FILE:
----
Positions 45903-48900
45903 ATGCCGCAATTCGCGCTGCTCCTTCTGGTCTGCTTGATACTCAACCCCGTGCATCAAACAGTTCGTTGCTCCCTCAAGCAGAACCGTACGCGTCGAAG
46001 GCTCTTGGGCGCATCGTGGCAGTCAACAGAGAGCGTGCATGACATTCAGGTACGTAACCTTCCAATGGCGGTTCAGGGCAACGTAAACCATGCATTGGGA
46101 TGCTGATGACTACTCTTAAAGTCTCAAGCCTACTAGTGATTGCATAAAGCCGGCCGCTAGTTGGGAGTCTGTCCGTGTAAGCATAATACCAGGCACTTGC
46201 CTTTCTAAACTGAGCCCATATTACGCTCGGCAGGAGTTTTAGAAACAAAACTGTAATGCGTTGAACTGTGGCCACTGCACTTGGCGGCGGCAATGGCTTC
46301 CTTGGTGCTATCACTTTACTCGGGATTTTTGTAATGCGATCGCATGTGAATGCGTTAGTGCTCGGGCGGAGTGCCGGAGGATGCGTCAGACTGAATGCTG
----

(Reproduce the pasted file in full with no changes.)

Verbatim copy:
Positions 45903-48900
45903 ATGCCGCAATTCGCGCTGCTCCTTCTGGTCTGCTTGATACTCAACCCCGTGCATCAAACAGTTCGTTGCTCCCTCAAGCAGAACCGTACGCGTCGAAG
46001 GCTCTTGGGCGCATCGTGGCAGTCAACAGAGAGCGTGCATGACATTCAGGTACGTAACCTTCCAATGGCGGTTCAGGGCAACGTAAACCATGCATTGGGA
46101 TGCTGATGACTACTCTTAAAGTCTCAAGCCTACTAGTGATTGCATAAAGCCGGCCGCTAGTTGGGAGTCTGTCCGTGTAAGCATAATACCAGGCACTTGC
46201 CTTTCTAAACTGAGCCCATATTACGCTCGGCAGGAGTTTTAGAAACAAAACTGTAATGCGTTGAACTGTGGCCACTGCACTTGGCGGCGGCAATGGCTTC
46301 CTTGGTGCTATCACTTTACTCGGGATTTTTGTAATGCGATCGCATGTGAATGCGTTAGTGCTCGGGCGGAGTGCCGGAGGATGCGTCAGACTGAATGCTG